Not too long ago, I was surprised to find this while roaming the streets of Japan:
It's springtime! The trees are blooming and Cherry Blossoms are beginning to sprout. BUT, before winter is officially over, I have another winter story I'd like to share...
My friend Tango, who took me up three mountains in the Okutama adventure back in November, invited me to go snowboarding in Niigata. The cold Siberian winds from Russia cross over to Niigata, hit the mountains, form thick rain clouds, and pour down snow all day long. That is why Niigata Prefecture is the best place for anything snow-related.
Tango's younger sister and last's years HIPPO intern, Sakkun, also came along on the adventure. The four of us met at Shinjuku late at night to catch the bus that would arrive in Niigata the next morning.
The moment we stepped off the bus in Niigata, we were transported into a winter wonderland.
Lots of snow also means lots of cold. We quickly changed out of our commoner peon clothing and put on some hardcore snowboard gear.
Even though I live near the Sierra Nevada mountain range in California, which gets tons of snow every year, this was the first time I had ever snowboarded in my life. As a result - I fell. A lot. Evidenced by this picture:
The best thing was that we came on a weekday. The entire ski resort was practically empty. The ski lift had absolutely no line, so we could snowboard down the slope, quickly get on the ski lift, and snowboard down again.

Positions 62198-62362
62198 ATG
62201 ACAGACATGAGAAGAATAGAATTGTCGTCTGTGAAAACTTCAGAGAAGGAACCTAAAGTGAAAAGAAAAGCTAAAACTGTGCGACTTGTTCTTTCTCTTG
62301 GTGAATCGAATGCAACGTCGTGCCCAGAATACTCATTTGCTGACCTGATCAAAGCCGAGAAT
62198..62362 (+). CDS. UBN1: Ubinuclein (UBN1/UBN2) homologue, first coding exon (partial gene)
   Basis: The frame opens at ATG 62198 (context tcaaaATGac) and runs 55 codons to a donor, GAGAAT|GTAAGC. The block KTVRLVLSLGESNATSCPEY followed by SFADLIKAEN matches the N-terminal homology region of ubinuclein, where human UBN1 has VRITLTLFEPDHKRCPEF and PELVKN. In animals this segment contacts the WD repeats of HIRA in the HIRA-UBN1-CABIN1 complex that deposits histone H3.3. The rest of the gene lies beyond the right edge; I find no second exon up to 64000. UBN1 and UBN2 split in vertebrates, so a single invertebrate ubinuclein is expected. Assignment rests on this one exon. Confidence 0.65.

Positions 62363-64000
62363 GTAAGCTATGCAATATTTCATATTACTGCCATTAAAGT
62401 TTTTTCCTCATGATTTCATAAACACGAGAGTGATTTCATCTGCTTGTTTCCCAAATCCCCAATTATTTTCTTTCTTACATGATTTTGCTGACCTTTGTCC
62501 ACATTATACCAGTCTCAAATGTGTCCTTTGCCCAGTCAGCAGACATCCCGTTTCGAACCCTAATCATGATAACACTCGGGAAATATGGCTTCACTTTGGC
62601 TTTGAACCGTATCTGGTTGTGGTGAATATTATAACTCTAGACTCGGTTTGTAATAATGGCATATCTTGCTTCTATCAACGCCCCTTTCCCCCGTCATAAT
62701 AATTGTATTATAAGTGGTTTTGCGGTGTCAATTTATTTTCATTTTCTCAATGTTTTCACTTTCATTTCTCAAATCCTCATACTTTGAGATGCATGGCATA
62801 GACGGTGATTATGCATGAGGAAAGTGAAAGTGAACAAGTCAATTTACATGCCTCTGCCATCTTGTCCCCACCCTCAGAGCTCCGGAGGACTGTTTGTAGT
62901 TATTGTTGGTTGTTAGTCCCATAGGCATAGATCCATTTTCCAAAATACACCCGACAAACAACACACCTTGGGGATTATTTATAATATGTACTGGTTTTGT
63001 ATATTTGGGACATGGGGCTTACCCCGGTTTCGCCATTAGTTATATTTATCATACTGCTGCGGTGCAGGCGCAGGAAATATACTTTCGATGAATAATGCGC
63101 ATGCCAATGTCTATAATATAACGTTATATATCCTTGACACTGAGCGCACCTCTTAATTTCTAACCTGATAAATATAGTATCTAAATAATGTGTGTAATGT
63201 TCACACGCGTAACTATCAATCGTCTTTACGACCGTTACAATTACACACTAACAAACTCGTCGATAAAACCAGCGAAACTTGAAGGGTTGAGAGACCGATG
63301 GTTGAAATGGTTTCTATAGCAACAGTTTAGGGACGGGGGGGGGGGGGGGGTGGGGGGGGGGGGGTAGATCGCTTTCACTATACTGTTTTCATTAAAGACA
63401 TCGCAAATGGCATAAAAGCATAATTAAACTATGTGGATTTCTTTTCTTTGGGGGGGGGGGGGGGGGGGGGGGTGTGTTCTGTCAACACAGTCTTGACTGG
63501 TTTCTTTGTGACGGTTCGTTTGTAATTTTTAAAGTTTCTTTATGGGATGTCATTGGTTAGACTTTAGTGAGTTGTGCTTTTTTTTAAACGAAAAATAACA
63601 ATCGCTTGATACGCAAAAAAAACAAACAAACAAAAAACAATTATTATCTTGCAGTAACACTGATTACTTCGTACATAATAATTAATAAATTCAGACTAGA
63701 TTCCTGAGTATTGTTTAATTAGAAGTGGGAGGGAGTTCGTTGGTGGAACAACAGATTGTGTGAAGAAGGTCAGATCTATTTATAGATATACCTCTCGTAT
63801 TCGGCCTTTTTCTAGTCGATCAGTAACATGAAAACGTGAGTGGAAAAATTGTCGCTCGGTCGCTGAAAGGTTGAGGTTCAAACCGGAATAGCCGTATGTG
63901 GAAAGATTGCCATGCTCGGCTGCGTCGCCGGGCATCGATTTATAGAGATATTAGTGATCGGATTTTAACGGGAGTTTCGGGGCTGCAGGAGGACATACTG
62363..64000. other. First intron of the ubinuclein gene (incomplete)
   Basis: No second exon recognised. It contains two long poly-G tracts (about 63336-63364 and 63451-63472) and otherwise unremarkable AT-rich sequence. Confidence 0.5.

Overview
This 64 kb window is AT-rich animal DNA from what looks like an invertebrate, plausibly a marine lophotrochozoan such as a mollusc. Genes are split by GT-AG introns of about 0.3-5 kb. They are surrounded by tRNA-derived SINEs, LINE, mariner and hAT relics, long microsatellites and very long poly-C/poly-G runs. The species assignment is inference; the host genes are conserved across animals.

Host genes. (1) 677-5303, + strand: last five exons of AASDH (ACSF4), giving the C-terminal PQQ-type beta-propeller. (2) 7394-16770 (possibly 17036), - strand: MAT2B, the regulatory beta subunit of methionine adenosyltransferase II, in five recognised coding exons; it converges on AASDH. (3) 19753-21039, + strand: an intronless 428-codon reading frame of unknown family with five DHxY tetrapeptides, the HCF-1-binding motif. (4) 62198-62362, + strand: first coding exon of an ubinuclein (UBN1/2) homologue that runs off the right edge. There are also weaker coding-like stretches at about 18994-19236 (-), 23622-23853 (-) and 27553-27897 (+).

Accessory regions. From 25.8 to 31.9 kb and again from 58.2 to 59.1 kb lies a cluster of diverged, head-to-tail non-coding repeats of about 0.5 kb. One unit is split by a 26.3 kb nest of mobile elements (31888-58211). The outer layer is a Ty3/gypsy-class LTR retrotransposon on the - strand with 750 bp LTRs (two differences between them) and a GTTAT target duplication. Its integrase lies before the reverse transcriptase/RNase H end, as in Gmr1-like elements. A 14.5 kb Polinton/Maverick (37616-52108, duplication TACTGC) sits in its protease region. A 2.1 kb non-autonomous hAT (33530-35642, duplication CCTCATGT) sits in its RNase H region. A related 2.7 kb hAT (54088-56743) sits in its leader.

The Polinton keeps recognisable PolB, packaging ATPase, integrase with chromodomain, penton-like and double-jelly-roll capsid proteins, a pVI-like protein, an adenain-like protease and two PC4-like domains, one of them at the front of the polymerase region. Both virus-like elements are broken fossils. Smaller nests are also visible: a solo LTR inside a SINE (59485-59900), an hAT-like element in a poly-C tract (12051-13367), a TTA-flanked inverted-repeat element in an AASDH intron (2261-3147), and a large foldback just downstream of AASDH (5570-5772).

I had an awesome time snowboarding with my friends...
... and forming a Snowboarder Rock Band!
A couple of days later, while we were still sore from snowboarding, Sakkun and I decided visit Tango at his family's Soba restaurant in Okutama. I heard many good things about that restaurant, but never made time to check it out. Once I learned that it offered all you can eat soba and udon, I quickly found time. Sakkun and I were on our way to Okutama.
Not surprisingly, the morning of our trip, it unexpectedly began to snow and almost every single train was delayed. Because of heavy delays, we began to doubt if all you can eat soba and udon in Okutama was even worth it.
After a few seconds of consideration, we decided all you can eat soba and udon in Okutama was worth it, and continued on our trek. All you can eat soba and udon in Okutama is always worth it.
To our surprise, even though Okutama was the epicenter of snowfall, our train wasn't delayed once. In fact, our train car was completely empty! We had the whole car to ourselves.
WARNING: Do not leave the two of us in an empty train car.
Okutama, which is covered in wild nature, is a beautiful place. When it's covered in snow, it is absolutely marvelous.
Finally, we got to Tango and the Soba shop. And yes, all you can eat soba and udon in Okutama was very delicious. I ate four servings; soba and then udon and then more udon and then soba. It was quite pleasant.
After we finished eating, Sakkun and I stayed to help clean up. We changed out of our commoner peon clothing and put on some hardcore all you can eat soba and udon in Okutama gear.
If you ever find yourself in Japan, and you happen to be hungry, I know a wonderful place. It has soba and udon. And it's in Okutama. And its all you can eat.